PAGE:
bfs - big file scanner
bfs [-] name
bfs is similar to ed except that it is read-only (see ed(1)) bfs can
handle files with up to 32K - 1 lines; each line can contain up to 512
characters, including the new-line character. bfs is usually more
efficient than ed for scanning a file, since the file is not copied to
a buffer. Historically, this command was most useful for identifying
sections of a large file where csplit could be used to divide it into
more manageable pieces for editing (see csplit(1)). However, most
editors now support files larger than the above-mentioned limits.
Normally, the size of the file being scanned is printed, as is the
size of any file written with the w command. The optional -
suppresses printing of sizes. Input is prompted with * if P and a
carriage-return are typed, as in ed. Prompting can be turned off
again by inputting another P and pressing Return. Note that messages
are given in response to errors if prompting is turned on.
bfs supports the Basic Regular Expression (RE) syntax (see regexp(5))
with the addition that a null RE (e.g., //) is equivalent to the last
RE encountered. All address expressions described under ed are
supported. In addition, regular expressions can be surrounded with
two symbols besides / and ?: >>>> indicates downward search without
wrap-around, and <<<< indicates upward search without wrap-around. There
is a slight difference in mark names: only the letters a through z can
be used, and all 26 marks are remembered.
The e, g, v, k, n, p, q, w, =, ! and null commands operate as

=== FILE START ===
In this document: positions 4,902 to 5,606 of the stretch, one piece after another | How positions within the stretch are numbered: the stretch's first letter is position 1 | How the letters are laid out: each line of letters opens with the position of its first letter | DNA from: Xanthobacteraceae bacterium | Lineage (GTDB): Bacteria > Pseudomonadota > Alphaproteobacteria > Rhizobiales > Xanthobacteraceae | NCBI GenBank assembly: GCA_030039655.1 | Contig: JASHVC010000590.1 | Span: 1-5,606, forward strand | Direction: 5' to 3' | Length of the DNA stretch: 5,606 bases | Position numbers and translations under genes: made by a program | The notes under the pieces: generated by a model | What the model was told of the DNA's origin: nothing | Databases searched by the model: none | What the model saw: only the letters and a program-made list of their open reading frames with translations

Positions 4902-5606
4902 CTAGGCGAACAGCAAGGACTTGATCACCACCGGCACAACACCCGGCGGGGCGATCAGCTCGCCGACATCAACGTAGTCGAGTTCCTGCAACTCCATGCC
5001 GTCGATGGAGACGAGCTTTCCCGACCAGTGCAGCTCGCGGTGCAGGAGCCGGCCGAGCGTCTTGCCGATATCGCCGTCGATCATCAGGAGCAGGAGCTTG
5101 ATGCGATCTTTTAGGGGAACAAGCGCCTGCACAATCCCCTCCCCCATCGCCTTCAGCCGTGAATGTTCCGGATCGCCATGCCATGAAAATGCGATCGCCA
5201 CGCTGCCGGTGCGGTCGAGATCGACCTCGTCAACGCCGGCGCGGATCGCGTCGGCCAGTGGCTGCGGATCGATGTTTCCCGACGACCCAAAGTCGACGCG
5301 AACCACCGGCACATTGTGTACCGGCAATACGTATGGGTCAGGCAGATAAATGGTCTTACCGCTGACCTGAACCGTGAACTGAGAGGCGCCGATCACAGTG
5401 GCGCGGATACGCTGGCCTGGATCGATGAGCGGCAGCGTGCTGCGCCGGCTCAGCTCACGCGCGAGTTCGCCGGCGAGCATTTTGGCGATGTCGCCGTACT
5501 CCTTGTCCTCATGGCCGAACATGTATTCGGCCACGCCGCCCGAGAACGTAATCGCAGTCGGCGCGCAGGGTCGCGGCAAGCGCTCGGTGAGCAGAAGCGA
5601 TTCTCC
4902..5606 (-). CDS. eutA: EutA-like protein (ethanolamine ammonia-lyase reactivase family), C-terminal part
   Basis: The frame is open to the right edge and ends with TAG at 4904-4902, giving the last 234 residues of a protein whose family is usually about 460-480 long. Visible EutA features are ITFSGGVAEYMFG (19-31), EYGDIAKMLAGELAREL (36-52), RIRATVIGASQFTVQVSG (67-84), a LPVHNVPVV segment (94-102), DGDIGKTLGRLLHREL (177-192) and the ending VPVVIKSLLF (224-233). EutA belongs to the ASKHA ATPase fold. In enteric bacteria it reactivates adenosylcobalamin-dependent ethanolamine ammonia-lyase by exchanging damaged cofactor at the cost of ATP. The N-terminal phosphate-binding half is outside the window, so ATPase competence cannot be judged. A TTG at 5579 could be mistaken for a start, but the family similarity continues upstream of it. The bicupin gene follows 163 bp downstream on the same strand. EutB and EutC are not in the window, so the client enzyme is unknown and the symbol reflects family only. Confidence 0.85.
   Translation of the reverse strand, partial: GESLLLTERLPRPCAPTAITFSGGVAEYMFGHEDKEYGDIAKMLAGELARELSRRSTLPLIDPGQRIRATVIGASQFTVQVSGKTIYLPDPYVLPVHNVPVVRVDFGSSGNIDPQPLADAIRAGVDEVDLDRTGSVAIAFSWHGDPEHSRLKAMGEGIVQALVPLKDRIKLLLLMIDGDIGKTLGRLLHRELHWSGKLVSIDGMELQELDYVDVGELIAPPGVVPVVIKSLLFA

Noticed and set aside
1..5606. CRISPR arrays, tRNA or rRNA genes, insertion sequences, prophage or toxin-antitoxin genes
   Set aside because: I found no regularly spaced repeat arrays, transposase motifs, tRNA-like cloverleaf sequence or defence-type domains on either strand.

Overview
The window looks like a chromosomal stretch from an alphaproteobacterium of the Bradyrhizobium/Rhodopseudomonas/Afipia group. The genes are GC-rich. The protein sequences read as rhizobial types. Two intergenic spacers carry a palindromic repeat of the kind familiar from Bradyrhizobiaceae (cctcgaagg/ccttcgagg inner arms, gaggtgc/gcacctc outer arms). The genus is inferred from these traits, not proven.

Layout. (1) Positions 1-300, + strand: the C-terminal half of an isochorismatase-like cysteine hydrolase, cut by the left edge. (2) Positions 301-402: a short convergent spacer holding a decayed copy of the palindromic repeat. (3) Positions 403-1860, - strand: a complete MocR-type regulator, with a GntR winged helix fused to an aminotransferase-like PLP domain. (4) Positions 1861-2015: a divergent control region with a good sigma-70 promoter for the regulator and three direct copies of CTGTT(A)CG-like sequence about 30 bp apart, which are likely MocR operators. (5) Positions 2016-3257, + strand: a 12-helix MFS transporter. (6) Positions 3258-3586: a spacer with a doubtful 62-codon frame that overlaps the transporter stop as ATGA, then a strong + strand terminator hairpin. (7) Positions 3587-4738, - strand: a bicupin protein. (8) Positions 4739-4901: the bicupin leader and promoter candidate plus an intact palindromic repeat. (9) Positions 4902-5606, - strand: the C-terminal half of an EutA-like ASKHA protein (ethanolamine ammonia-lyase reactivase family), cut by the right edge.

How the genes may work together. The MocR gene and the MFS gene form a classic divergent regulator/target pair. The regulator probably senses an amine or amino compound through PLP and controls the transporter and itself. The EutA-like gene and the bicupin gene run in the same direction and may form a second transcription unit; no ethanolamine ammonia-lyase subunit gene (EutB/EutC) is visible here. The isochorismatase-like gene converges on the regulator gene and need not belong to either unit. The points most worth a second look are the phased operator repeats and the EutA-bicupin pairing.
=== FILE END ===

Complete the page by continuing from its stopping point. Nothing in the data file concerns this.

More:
described under ed. Commands such as ---, +++-, +++=, -12, and +4p
are accepted. Note that 1,10p and 1,10 both print the first ten
lines. The f command only prints the name of the file being scanned;
there is no remembered file name. The w command is independent of
output diversion, truncation, or crunching (see the xo, xt, and xc
commands, below). The following additional commands are available:
xf file Further commands are taken from the named file. When
an end-of-file is reached, an interrupt signal is
received or an error occurs, reading resumes with the
file containing the xf. Xf commands may be nested to a
depth of 10.
xo [file] Further output from the p and null commands is diverted
to the named file, which, if necessary, is created mode
666. If file is missing, output is diverted to the
standard output. Note that each diversion causes
truncation or creation of the file.
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: label This positions a label in a command file. label is
terminated by a new-line, and blanks between the : and
the start of label are ignored. This command can also
be used to insert comments into a command file, since
labels need not be referenced.
A jump (either upward or downward) is made to label if
the command succeeds. It fails under any of the
1. Either address is not between 1 and $.
2. The second address is less than the first.
3. The regular expression does not match at least
one line in the specified range, including the
first and last lines.
On success, . is set to the line matched and a jump is
made to label. This command is the only one that does
not issue an error message on bad addresses. Thus it